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Home Studio kit..Which one??

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    Matman
    Matman  637 forum posts United Kingdom
    17 Jun 2008 - 2:05 PM

    Hi All,

    I did have a browse through the forum and didn't see what I was after so apologies if this has already been asked...Smile

    I have a spare room at home and would like to create a studio for portraiture (people/pets etc). I have no experience at all and need to learn all about lighting and the kit that is used, so any url's to good beginners sites that you could point me at would be great?

    Also, on a budget of about 500 - 700 pounds, could anybody recommend a decent home studio kit?

    Cheers

    Matt

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    17 Jun 2008 - 2:05 PM

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    Matman
    Matman  637 forum posts United Kingdom
    17 Jun 2008 - 3:01 PM

    Great stuff Chris, thanks for the pointers!

    I will go away and look into it.

    Cheers

    Matt

    Garry_Edwards
    17 Jun 2008 - 3:39 PM

    Matt,

    You'll probably get a few different 'which ones to buy' responses and pretty much all of them will be wrong... and right!

    The problem is, that different people have different needs, so need different solutions.

    Your needs at the moment are pretty basic, and if you stick with portrait-type shots then pretty well anything (except the special offer Ebay wonder crap) will work for you.

    Elinchrom & Bowens are both a good, safe choice. Both have a wide range of adjustment, consistent output and a good range of accessories. Personally I believe that Elinchrom has the edge but there isn't much in it. I believe that Elinchrom are even more overpriced than Bowens, and Bowens have the advantage that there are quite a few cheap third party modifiers available in their S-mount accessory fitting.

    If you're looking for something cheaper then (as always) Smile I recommend the Lencarta, which has the disadvantage that you can't get any extra accessories for it except for softboxes, umbrellas & lighting gels, but the advantage, apart from price, is that all the accessories you're likely to want for portraits etc are included in the package.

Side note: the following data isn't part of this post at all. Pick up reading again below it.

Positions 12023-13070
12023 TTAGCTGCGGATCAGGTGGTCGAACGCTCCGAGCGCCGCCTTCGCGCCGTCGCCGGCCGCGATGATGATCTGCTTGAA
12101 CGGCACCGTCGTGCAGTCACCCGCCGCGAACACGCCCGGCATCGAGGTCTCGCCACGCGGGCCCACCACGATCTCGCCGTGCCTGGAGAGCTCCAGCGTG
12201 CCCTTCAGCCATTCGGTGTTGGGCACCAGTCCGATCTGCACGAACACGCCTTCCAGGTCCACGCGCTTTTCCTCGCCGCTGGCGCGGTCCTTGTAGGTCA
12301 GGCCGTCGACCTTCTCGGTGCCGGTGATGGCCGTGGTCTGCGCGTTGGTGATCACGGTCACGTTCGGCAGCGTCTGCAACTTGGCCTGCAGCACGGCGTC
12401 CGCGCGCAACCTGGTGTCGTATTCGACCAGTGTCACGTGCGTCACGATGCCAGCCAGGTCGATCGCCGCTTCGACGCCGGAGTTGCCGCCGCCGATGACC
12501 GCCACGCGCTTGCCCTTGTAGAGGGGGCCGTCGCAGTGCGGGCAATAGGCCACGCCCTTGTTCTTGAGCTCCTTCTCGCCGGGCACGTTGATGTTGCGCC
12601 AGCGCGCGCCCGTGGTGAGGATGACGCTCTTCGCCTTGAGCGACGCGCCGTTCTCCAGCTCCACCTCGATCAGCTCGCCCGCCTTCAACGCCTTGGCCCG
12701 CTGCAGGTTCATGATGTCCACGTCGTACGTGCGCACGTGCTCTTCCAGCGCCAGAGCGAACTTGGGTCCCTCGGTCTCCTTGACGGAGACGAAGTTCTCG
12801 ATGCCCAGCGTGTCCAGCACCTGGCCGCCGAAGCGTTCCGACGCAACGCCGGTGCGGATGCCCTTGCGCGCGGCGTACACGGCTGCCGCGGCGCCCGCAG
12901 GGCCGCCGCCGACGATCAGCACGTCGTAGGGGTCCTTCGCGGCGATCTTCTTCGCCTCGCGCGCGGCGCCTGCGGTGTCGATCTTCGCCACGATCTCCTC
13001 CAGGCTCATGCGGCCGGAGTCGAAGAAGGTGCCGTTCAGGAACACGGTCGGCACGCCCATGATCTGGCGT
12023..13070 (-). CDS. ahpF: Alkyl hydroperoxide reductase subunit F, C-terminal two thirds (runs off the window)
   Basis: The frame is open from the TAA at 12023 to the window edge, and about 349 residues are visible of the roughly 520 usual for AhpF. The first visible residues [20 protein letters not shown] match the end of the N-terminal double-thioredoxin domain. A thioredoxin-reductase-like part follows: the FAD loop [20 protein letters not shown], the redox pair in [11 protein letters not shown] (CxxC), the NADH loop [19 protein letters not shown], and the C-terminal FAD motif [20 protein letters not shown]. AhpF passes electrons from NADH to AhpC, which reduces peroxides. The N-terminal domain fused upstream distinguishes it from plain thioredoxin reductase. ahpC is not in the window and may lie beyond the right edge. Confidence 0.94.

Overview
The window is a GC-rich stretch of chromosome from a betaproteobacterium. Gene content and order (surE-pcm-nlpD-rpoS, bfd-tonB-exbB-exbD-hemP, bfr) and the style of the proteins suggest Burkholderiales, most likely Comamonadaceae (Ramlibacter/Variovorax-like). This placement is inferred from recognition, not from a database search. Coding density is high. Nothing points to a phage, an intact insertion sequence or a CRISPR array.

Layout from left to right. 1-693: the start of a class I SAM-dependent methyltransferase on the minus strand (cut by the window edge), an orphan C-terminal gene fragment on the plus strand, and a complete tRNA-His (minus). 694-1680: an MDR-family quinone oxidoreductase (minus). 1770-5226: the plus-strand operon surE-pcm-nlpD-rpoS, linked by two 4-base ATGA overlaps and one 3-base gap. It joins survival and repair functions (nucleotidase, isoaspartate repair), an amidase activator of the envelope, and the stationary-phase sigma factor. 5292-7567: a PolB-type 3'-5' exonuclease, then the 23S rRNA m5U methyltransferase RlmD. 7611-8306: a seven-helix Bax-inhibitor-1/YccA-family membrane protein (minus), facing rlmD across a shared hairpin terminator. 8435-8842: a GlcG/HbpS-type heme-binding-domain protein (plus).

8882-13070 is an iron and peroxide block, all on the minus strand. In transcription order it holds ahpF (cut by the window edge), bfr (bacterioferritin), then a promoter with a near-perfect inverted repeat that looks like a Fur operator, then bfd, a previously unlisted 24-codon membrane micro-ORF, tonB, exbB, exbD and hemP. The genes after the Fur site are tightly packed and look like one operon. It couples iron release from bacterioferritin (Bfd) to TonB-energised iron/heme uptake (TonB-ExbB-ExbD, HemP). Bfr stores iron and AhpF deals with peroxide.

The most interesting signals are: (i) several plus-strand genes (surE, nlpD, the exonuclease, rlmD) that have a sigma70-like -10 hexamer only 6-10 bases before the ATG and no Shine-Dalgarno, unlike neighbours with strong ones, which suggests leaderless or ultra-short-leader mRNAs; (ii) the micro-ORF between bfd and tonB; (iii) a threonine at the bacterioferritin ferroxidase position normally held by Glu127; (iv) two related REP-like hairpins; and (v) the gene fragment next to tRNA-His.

Speaking of packages, you might want to ask yourself whether you really need a kit of 2 or 3 lights - nothing against kits, it's just that less is often more in studio lighting and if you do get a kit it would make sense to use just one light for the first few months, until you've exhausted the possibilities - it's a big mistake to use whatever's in the kit just because it's there!

    Before you make any decisions I suggest that you look at this which might give you some ideas. It's very basic.
    And then work your way through these lighting themes on another site. About half of them are excellent and I produced the other halfSmile

    Tony_W
    Tony_W  7128 forum posts5 Constructive Critique Points
    17 Jun 2008 - 6:50 PM

    Hi, I'm also looking into buying some lights but wonder what 'power' lights to get. I managed to borrow a Bowens 200 light for the night with a 70cm softbox and found that to get an aperture of f8 (ISO 100) I had to have the light turned all the way to min power output.
    Several things contribute to this. Room size, no internal diffuser in the softbox (shame on bowens) and the fact the room is very light in colour giving me lots of reflection/reflectors all round. Some I know I can reduce or remove but not the size of room, it's about 12' x 15'.

    With the loss of ISO 100 on at least one of the latest Nikons I don't want to find when I upgrade my body I have lights that are too powerful for the aperture I want because I can't reduce the ISO sufficiently.

    Will a larger softbox require higher power output for the same light output? If so then can I find out anyway by what ratios the power to light output changes?

    I'm erring on the side of too little power rather than too much as I can always up the ISO. Whilst not perfect there is very little noise difference between 100 and 200.